Angry voters pack budget hearing
By Kym Soper
VERNON - Discontent filled the room at Center 375 on Tuesday night as about 100 residents - upset over revaluation, cuts to education, and soaring taxes - turned out for the annual town budget meeting.
For angry taxpayers, a 3 percent increase over this fiscal year's spending is about all they'll accept.
Parents of school children, meanwhile, cited education as the town's main selling point, and protested further cuts would weaken an already stressed system.
And nearly everyone who spoke expressed grief over revaluation and how much their property taxes will rise as a result.
The $74.7 million proposed budget increases spending by 5.7 percent, or $4.03 million, over this year's $70.7 million budget. Of that total, $44.5 million is for school spending.
The mayor's original proposal initially called for a 7 percent increase, but the Town Council trimmed the spending package by nearly $1 million, and the tax rate needed now to fund the budget is 27.52 mills.
Even though the mill rate is low, homeowners will face a hefty tax increase - about $800 annually for most - due to revaluation and a shift in the tax burden from commercial and industrial properties to residential.
It's that shift that has the Town Council considering a phase-in approach to revaluation over the next three to five years. A decision on that won't be made until next week.
No action could be taken at Tuesday's town meeting, which was a public hearing meant for comment only.
About 100 people turned out for the event, with members of both the Taxpayers Association and the newly formed PASS, Parents Advocating for Schools and Services, supplying many of the speakers.
According to town documents, only 20 people showed up for the same townwide meeting last year.
Vernwood Drive resident William J. Smith was one of the first to speak and said he was repeating the same message he gave last year.
"If property taxes go up much more, I'm out of here," Smith said.
Skyrocketing property taxes are driving out the elderly who can no longer afford to remain in Vernon, said Smith, who urged the council to adopt a phase-in approach to revaluation.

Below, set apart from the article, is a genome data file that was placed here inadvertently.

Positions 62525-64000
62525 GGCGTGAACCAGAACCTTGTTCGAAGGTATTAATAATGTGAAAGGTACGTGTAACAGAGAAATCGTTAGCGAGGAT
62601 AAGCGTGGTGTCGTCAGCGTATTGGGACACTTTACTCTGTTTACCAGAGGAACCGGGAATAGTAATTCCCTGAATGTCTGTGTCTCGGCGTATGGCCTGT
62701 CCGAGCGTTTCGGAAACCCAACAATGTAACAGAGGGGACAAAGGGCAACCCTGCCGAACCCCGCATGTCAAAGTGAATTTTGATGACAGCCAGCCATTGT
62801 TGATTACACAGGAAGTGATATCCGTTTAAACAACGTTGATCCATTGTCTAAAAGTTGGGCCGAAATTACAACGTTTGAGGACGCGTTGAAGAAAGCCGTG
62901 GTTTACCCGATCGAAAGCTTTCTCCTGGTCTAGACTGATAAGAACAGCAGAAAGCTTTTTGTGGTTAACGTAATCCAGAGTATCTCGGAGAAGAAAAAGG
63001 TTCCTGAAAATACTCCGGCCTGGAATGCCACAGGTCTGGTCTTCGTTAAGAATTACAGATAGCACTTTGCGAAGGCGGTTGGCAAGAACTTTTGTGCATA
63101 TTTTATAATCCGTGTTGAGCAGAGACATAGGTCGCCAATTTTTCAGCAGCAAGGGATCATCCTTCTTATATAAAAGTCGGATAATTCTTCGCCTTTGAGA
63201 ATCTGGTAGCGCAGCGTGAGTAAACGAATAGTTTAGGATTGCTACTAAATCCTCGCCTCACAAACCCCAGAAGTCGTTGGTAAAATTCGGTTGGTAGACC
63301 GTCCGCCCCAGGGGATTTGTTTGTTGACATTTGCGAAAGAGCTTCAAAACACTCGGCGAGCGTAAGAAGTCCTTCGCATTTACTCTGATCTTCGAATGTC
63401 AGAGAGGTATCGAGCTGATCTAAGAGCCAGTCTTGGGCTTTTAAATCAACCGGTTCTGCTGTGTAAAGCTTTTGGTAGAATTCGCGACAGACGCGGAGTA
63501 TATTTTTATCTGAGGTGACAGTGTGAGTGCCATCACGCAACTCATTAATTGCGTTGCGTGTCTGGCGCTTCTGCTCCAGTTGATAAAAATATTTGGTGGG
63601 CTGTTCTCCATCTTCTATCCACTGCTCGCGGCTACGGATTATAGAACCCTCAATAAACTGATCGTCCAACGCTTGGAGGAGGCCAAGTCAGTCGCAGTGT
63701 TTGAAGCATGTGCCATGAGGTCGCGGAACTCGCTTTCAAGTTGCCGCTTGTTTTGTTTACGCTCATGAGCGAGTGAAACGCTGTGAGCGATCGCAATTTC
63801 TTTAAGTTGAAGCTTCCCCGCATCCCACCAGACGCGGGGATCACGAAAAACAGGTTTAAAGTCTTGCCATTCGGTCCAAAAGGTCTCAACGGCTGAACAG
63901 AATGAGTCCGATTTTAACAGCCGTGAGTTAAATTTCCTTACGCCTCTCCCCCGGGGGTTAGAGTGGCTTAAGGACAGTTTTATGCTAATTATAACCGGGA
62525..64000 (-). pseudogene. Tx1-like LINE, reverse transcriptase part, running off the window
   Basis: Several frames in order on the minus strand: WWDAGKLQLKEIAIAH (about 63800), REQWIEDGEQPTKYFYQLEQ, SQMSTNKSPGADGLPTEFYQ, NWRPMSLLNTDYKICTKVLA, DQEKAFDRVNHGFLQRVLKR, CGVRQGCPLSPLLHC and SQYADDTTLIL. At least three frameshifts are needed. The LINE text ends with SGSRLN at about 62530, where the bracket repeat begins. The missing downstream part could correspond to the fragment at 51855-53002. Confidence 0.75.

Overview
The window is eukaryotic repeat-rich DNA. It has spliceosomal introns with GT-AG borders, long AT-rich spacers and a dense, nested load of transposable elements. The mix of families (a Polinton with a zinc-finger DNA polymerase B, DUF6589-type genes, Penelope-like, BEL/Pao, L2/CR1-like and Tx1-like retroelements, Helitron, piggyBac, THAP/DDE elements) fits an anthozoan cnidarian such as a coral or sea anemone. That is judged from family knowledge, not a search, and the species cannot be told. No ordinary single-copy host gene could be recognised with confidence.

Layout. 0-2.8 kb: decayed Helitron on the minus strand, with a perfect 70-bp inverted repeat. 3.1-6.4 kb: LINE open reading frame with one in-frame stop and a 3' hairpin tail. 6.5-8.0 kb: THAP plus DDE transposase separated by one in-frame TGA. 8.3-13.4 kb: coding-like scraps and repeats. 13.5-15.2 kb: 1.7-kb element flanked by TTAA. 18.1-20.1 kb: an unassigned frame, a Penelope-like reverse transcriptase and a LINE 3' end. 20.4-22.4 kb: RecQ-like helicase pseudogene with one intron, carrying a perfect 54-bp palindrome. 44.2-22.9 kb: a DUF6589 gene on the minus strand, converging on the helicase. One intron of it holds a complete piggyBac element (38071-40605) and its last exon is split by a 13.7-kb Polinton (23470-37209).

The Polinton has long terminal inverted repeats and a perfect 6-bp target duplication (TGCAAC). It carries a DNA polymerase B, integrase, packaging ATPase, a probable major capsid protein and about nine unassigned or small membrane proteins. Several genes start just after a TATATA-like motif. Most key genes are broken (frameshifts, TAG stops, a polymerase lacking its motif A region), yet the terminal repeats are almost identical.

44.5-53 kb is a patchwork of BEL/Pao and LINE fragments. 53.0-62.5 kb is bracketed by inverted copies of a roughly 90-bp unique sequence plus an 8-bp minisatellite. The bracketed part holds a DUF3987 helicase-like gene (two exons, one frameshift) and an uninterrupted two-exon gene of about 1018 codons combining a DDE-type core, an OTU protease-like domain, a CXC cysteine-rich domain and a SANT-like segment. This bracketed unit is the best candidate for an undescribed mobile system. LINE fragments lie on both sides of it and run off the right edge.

James M. Hoover, a Trout Stream Drive resident and president of the Vernon Taxpayer's Association, said he heard a rumor that the council called for a referendum to gauge public reaction.
"Inflation is about 3 percent, and that's about how much people will tolerate" in a spending increase, he predicted.
Alan Sauer of Grant Street echoed the sentiment.
"A 6 percent increase is twice what I got for a raise this year," Sauer said. "We have to prioritize and make choices with the resources we've got."
Tom Didio, Democratic town chairman and co-chairman of PASS, said seniors are not the only ones affected by the budget, as youth, jobs, and businesses are hurt when deep cuts are made to keep taxes palatable.
Didio criticized Republican's characterization of the budget as a "spending spree," and suggested a phase-in of revaluation would actually hurt more people than it would help.
Bill Dauphin of Olive Lane also pushed for a yes vote on the budget, saying higher property values are more desirable, and along with schools and services, are what people look for when they relocate.
"The town budget is an investment in all our futures," he said. "It's not flushing money down the toilet."
The crowd seemed to be split evenly on the subject of cuts.
Still, Michael Tobin, a retired college professor who advocated for passage, expects the worse - more than one referendum vote. Last year, it took four to pass a budget.
"I expect that now the vote-no signs will start springing up on the lawns with the daffodils," the Tunnel Road resident told the gathering. "Don't let those no signs sway you. Get the information yourself."
The budget goes to referendum on May 1, when votes will be cast from 6 a.m. to 8 p.m. at Center 375, 375 Hartford Turnpike.
©Journal Inquirer 2007